This episode is, in a word, hilarious. The comments are snappy, everyone's in character, the situation itself is pretty funny. Will and Grace are embroiled in their heating vent drama, and Ooey/Judy's story -- while not especially original -- is exactly the kind of soap opera that people get involved in every day.
Karen's "green eggs and I'm hammered" line is probably the least humorous utterance in the entire episode. She and Jack are at the their best here, playing off each other well in almost every scene. Jack's first play is terrible but typical in an unpredictible way, if that makes sense at all. The audition scene is hilarious, and the final play is even funnier. It manages to bring both storylines together -- Jack manages to capture Will and Grace ("Will, we've been here five minutes already") without actually capturing them at all. The play is no work at art, and certainly on its own wouldn't be that entertaining, but in combination with the rest of the episode, it's perfect. And casting Karen as heaven's gatekeeper and with Jack backstage mouthing every line don't hurt it either. Although I don't think Jack deserved all the repentance he got from Will and Grace, though. Will did make a valid point -- because next week, Jack really wasn't still a playwright, and it's not fair that Will had to lose a nice suit for not being overly enthusiastic about the tiki play.
The last moment -- Ooey/Judy and her husband standing on a chair and listening to Will and Grace through the heating vent and misinterpreting Will and Grace's life always makes me wonder how much Will and Grace were misinterpreting about Ooey/Judy and her husband's life. But it is the perfect clincher to a wonderful episode.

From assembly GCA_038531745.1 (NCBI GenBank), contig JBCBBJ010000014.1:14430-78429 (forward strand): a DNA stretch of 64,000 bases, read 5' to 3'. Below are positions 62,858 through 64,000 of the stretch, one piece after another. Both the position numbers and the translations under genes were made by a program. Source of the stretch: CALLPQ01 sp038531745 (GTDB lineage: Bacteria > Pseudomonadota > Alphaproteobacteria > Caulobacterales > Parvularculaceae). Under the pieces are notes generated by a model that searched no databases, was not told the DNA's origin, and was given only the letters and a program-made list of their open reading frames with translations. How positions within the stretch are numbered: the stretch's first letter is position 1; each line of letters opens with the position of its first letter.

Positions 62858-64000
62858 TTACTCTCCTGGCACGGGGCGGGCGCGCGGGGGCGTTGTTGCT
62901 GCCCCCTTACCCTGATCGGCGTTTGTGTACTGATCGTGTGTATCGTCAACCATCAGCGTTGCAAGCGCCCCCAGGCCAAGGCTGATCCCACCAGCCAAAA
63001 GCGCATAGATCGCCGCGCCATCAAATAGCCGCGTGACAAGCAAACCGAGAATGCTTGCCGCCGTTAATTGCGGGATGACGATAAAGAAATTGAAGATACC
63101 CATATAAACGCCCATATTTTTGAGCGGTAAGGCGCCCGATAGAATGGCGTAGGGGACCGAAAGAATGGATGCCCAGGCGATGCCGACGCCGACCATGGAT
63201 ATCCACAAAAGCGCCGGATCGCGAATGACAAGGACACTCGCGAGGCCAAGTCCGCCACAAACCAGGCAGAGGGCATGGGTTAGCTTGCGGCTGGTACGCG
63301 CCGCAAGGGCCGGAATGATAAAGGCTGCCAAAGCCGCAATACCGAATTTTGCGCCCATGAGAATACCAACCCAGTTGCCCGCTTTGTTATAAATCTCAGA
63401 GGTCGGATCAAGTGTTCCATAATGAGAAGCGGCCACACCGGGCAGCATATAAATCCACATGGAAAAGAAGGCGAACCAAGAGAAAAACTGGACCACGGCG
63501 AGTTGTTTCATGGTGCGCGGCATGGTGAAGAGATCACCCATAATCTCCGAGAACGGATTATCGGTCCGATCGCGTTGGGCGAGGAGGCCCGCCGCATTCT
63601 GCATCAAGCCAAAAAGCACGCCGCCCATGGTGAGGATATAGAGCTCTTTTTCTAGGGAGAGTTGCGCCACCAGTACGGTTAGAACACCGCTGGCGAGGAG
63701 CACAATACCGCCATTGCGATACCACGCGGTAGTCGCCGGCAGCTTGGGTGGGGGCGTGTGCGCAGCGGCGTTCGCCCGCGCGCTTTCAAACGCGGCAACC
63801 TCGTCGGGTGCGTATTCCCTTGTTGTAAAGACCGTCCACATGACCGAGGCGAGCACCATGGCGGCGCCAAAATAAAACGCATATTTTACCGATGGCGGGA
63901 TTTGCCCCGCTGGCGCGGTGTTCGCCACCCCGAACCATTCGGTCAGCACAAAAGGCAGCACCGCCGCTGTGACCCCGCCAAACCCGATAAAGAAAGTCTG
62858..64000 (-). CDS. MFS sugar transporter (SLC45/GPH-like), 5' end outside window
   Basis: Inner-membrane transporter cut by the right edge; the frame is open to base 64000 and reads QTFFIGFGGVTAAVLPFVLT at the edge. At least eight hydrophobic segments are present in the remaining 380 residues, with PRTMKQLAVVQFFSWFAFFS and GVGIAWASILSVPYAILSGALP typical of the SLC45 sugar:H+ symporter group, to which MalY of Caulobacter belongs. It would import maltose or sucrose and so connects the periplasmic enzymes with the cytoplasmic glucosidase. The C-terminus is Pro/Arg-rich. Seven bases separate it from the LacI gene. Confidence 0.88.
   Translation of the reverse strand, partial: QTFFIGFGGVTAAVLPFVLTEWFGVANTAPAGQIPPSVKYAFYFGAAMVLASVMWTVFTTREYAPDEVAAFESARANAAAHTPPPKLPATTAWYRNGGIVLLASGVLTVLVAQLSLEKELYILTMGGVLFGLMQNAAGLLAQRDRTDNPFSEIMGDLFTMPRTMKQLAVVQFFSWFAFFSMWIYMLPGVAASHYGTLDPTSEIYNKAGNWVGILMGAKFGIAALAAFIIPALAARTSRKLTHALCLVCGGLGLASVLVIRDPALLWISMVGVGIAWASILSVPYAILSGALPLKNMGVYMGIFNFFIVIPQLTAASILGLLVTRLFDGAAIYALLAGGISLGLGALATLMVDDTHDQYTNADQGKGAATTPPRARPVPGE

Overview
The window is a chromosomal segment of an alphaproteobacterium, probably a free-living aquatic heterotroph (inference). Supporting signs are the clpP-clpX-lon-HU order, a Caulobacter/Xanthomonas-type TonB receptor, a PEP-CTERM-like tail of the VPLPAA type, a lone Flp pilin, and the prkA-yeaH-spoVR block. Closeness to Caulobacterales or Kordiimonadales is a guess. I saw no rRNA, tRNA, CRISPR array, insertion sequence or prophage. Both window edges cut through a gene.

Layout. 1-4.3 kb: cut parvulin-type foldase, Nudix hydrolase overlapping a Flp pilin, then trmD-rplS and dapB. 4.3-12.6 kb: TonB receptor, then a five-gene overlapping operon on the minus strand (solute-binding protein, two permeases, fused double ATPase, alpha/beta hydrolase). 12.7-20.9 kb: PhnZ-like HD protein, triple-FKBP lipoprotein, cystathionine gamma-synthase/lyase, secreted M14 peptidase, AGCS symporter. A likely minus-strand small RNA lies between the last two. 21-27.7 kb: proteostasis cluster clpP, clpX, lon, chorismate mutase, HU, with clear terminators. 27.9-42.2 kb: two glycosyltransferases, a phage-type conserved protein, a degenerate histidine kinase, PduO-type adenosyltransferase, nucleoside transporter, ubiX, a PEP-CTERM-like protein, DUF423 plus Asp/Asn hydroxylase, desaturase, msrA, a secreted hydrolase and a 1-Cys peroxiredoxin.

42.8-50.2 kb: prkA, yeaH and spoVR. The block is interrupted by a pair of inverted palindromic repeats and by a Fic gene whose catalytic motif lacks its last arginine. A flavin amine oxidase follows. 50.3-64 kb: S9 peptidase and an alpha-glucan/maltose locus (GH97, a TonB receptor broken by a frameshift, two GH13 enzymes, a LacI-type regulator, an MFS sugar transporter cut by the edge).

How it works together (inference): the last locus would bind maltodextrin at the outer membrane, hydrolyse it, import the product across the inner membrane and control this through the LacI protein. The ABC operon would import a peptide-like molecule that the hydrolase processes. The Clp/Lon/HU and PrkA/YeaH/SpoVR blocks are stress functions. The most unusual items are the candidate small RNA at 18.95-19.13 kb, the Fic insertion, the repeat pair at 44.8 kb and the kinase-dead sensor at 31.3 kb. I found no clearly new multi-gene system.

It's interesting to note, in this episode especially, the differences between Season One and the later seasons. Jack and Karen aren't as extreme, and they seem almost more real -- or, as real as characters like Jack and Karen could ever be. It's interesting to see Jack in an art other than acting or dancing or singing -- which he sticks to almost exclusively in the later seasons, excepting his brief departure into retail-land. Also, Rosario is still an abstract character here -- comparable to Stan -- and Karen's random Spanish words to make their conversations more "comprehensible" are uniquely a part of Season One. Also, Karen is more willing to play the voice of some reason to Jack's writing escapades. She's shallow, drunk, and still Karen, but she's a lot less airheaded than she gets to be. It's interesting to watch and consider where these characters are going.